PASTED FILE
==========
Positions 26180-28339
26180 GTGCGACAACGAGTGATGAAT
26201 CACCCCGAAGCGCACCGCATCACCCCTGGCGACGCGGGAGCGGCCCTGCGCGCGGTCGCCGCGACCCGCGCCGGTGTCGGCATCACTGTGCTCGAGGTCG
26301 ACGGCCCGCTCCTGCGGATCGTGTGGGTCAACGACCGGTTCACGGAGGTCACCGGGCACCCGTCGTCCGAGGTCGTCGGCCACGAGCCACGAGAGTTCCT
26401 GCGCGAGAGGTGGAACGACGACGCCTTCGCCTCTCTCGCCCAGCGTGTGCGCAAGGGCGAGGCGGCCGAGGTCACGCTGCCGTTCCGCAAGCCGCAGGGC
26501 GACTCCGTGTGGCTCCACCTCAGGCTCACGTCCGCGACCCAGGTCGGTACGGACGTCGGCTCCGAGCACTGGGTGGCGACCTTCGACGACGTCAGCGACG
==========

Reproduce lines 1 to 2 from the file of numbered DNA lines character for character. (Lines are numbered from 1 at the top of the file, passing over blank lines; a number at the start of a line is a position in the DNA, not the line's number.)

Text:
Positions 26180-28339
26180 GTGCGACAACGAGTGATGAAT